July 24th, 2005

Monkey in charge

I just don't care

Police shot a main on the underground a few days ago.

He was not, apparently, a terrorist.

However, according to a BBC News article the following is what occurred:

1: Jean Charles de Menezes leaves a house under surveillance and arrives at Stockwell station
2: Witnesses say he vaults the automatic ticket barriers and heads for the platforms
3: He then ran down an escalator after being approached by up to 20 plain-clothed police officers and tried to board a train
4: He apparently refuses to obey police instructions and after running onto a northbound Northern line train, he is shot dead

I don't give a damn if he was innocent - if, the week after bombs go off, you vault the barriers, flee from the police and then try to get on a train, I want the police to assume you _are_ carrying a bomb and shoot you repeatedly until you're most definitely not a threat.

Because next time it might well be someone who has one.

Edit: I'd just like to make it clear that my mind is not entirely made up until the results of the enquiry come out. If it turns out they weren't actually police (as some people have said), or didn't tell him to stop, or some other fact comes out, I'm reserving the right to change my mind. I'm currently going on what the BBC is reporting.

Why Terrorists are like the X-Men

Whenever anti-mutant hysteria appears in the X-Men comics it usually has two justifications - (1) They are different, and therefore to be feared and (2) People of such power cannot be trusted around ordinary mortals - the damage they can do, should they choose to, is just too high for them to be trusted.

The same is now true of ordinary people.

Advances in technology increase leverage - they translate a small amount of human effort into a large amount of actual work.  The more technology increases the larger the ratio between effort and work, until you reach the stage where a person can press their finger on a button and cause a nuclear winter.  Or 19 people armed with box-cutters can kill 3000 people and cause billions of dollars of damage.  Or 4 people can shut down the entire London underground. (In addition to, y'know, all the nice people who do fantastically good things with technology - I certainly don't want to come across as a luddite here).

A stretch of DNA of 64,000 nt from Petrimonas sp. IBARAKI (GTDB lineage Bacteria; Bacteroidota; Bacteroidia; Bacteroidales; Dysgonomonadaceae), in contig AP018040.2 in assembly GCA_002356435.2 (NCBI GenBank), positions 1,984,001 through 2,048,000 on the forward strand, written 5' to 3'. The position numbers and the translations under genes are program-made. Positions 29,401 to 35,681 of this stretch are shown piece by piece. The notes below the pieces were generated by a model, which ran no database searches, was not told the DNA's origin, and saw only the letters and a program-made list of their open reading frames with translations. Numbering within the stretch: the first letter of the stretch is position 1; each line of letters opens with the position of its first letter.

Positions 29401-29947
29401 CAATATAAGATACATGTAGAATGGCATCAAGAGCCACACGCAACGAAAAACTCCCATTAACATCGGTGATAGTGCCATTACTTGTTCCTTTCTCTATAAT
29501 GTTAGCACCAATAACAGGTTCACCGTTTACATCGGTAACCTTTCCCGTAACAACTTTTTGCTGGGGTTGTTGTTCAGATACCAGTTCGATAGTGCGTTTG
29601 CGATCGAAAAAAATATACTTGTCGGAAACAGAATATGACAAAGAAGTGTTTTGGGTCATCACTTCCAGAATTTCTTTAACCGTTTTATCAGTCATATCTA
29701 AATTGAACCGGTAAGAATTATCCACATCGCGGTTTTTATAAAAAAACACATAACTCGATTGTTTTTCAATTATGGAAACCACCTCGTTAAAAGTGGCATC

The question being: given that you cannot tell who may at any point decide to cause damage, how do you balance freedom with security?

It seems ridiculous to limit the freedom of 99.99% of people because a tiny number of them want to cause problems.  And, in general, I actually fall into the freedom of speech, freedom of movement, freedom of pretty much everything side of things.  I don't like being told what to do at all, and my original sympathies definitely tend in the libertarian direction.

But just as I started tending away from that direction economically when I understood the effects on the poorest parts of the population, I've pulled back from total social freedom based on the fact that a very few people can cause massive damage.

Which isn't to say that I think that police, security forces and the like should have free reign to do what they like.  I believe heavily in oversight, regulation and control of those with power to try ensure that they don't abuse it.

It's an uncomfortable situation for me to be in - I'm not sure where to draw the lines - or at least, there are huge grey areas where the lines could be drawn across and I wouldn't be sure how I felt about it.

The only thing I'm sure of is that we ought to be sorting out the underlying problems that cause people to feel that their only option is this kind of destruction - because while I can live with the lesser of two evils I'd much rather that we didn't need to do so in the first place.